Countering tobacco industry interference/tactics in implementation of 85% pictorial health warnings (PHWs) on all tobacco packs through policy and political advocacy
Seema Gupta 1  
 
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Voluntary Health Association of India, India
Publication date: 2018-03-01
 
Tob. Induc. Dis. 2018;16(Suppl 1):A660
 
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WCTOH
 
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ABSTRACT
Background and challenges to implementation:
Pictorial health warnings (PHWs) effectively communicates health hazards of tobacco use - consumers see warnings thousands of times. As per law (COTPA 2003, Section 7), it is mandatory to implement PHWs across all tobacco products in India. Article 11 of the FCTC mandates that signatories should implement pack warnings within three years of ratifying the treaty.
Tobacco industry used different tactics like filing of multiple litigation´s in various courts , using political clout and parliamentary committee , using livelihood card forming front groups and campaigning through paid ads in all national newspapers coercing the Government by announcing a closure of production etc.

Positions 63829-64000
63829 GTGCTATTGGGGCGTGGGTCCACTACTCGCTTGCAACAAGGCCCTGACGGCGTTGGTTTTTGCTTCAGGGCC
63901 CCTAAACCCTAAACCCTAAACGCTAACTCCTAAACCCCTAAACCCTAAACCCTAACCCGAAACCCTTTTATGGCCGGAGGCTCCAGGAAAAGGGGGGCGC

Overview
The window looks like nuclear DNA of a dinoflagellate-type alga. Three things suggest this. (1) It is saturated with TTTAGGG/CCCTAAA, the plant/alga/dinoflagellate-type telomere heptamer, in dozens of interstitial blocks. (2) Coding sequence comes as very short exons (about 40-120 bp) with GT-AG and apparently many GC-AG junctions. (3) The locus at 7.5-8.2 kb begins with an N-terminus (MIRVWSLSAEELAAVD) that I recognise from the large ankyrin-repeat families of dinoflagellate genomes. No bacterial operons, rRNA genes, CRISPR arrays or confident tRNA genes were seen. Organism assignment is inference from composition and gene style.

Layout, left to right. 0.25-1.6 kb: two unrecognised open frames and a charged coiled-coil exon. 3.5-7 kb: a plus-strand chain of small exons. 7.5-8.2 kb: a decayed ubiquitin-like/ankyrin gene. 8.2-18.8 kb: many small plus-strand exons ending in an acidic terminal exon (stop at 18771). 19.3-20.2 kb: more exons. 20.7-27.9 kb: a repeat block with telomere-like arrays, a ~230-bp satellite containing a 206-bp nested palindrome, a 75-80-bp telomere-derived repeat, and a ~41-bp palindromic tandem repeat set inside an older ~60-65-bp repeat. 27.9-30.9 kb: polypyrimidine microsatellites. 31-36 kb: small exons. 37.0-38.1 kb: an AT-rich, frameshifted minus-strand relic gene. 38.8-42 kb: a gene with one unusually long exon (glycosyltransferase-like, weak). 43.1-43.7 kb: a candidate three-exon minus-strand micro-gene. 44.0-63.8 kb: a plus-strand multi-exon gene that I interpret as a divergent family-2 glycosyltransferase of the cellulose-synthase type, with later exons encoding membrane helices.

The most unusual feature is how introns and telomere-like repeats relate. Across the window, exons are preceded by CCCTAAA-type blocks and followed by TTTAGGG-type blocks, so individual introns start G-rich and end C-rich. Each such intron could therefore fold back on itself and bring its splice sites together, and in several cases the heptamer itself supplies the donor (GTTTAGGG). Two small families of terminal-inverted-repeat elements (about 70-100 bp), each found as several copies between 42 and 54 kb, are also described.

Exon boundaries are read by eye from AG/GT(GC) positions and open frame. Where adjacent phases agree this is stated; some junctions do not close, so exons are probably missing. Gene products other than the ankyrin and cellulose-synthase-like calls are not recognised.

Intervention or response:
Strategies used to counter tobacco industry
• Right to Information Act to get info on representations sent to MoHFW by the industry and counter arguments.
• Mapping and creating a caucas of senstised MPs raising questions in the Parliament & coming publicly in support
• Sensitize all the 15 members of Committee on Subordinate Legislation (COSL) Committee on the need for large health warnings including the Chairman CoSL.
• Well coordinated civil society campaign where, letters were sent to HM and PM by 67 Public Health NGOs 500 letters sent to MoHFW , PMO, , Over 650 doctors , Five widows of former tobacco users, 10 MPs and members of Medical Associations wrote to HM and PM. .
• Sharing of local , global studies/reports/evidences with the policy makers.
Timeline: Year 2014 to 2016

Results and lessons learnt:
Despite all industry tactics , after a two-year battle, India implemented 85 % PHWs on tobacco products package from 1st April, 2016 and moved to 3rd position out of 205 countries that have pictorial health warnings.

Conclusions and key recommendations:
Government must set up a mechanism to closely monitor the compliance of pictorial health warning rules and take appropriate action against the non-compliant companies.

eISSN:1617-9625